Key events: Grand National (Aintree), London Marathon.

Beer gardens begin to fill up in May

With sunny spring days, the calendar starts to fill up with events. Two public holidays (the first and last Mondays of May) bring heavy road traffic, and pub beer gardens get very busy. 
Key events: Bath FestivalStratford Literary Festival, FA Cup Final, Brighton Festival, Chelsea Flower Show (London), Glyndebourne (May to August, East Sussex), Keswick Mountain Festival.

A huge rainbow flag flows along a street, lined with people holding up flags from around the world
Celebrate diversity with the LGBTIQ+ community at Pride in London © Ms Jane Campbell / Shutterstock

England goes music-mad in June

Headlined by the legendary flag-waving Glastonbury, June sees the music-festival season kick off properly, and some big sporting events fill out the calendar.
Key events: Derby Week (Epsom Downs), Isle of Wight Festival, Trooping the Colour (London), Royal AscotGlastonbury, Pride Month.

July brings festivals up and down the country

This is it: summer is in full swing, with weekly festivals and county shows. Schools break up at the end of the month, so there’s a holiday tingle in the air, dulled only by busy Friday-evening roads as people head out of town for weekends away.
Key events: Wimbledon Lawn Tennis ChampionshipsLondon Pride, Latitude Festival (Suffolk), Wireless (London), Womad (Wiltshire), Truck Festival (Oxfordshire), Camp Bestival (Dorset), Cowes Week regatta (runs into August).

August is for exploring the coast (and more festivals)

Schools and colleges are closed, parliament is in recess, the sun is shining and England is in a holiday mood, with many families heading for the coast. It's the start of the football (soccer) season, with packed stadiums through till May.
Key events: Notting Hill Carnival (London), Reading and Leeds Festivals, Manchester Pride, Camp Bestival (Shropshire).

A female hiker taking in the mountain views of Hayeswater, Lake District, UK
Visit popular national parks such as the Lake District in autumn to avoid the worst of the crowds © Duncan Andison / Shutterstock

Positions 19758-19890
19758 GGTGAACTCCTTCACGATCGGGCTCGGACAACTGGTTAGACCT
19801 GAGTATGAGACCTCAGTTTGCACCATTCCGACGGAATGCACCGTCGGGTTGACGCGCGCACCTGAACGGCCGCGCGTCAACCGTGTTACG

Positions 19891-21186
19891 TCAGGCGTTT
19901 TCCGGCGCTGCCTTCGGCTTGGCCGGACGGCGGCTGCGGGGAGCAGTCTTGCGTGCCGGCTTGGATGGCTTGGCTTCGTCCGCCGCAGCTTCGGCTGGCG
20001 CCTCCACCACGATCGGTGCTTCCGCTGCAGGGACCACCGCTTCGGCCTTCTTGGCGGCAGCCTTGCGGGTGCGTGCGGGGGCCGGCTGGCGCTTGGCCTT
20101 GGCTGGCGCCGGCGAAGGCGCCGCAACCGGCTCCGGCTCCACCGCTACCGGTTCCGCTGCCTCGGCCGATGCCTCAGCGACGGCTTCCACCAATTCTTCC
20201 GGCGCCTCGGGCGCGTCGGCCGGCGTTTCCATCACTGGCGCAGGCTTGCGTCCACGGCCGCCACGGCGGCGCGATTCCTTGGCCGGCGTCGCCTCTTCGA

Enjoy the last days of summer in September

The first week of September feels more like August, but then schools open up again and motorway traffic returns to normal. The daylight hours start to get noticeably shorter, but it's still possible to find decent weather and even some warm days.
Key events: Great North Run (Newcastle), Last Night of the Proms (London), Heritage Open Days.

Make the most of England’s fall colors in October

Leaves turn golden-brown, the weather begins to get colder, and days get shorter. Take advantage of cheaper hotel rates and enjoy the regal autumnal colors of the great outdoors.
Key events: Falmouth Oyster Festival, Cheltenham Literature Festival, Whitby Goth Weekend, Halloween.

Ease the November chill at Bonfire Night

The weather’s often cold and damp in November – suitably somber for Remembrance Day (November 11) – while Guy Fawkes Night sparks up fun and fireworks in memory of a failed attempt to blow up parliament in 1605.
Key events: Guy Fawkes Night (Bonfire Night), Remembrance Day.

December brings bright lights and Christmas festivities

Schools break up around mid-December, and many towns and cities hold Christmas markets, ideal places to browse for Christmas presents with a mulled wine in hand. New Year’s Eve is the year’s biggest party, particularly in London and other large cities.
Key events: Christmas markets, New Year celebrations.

This article was first published Mar 3, 2021 and updated Jul 5, 2023.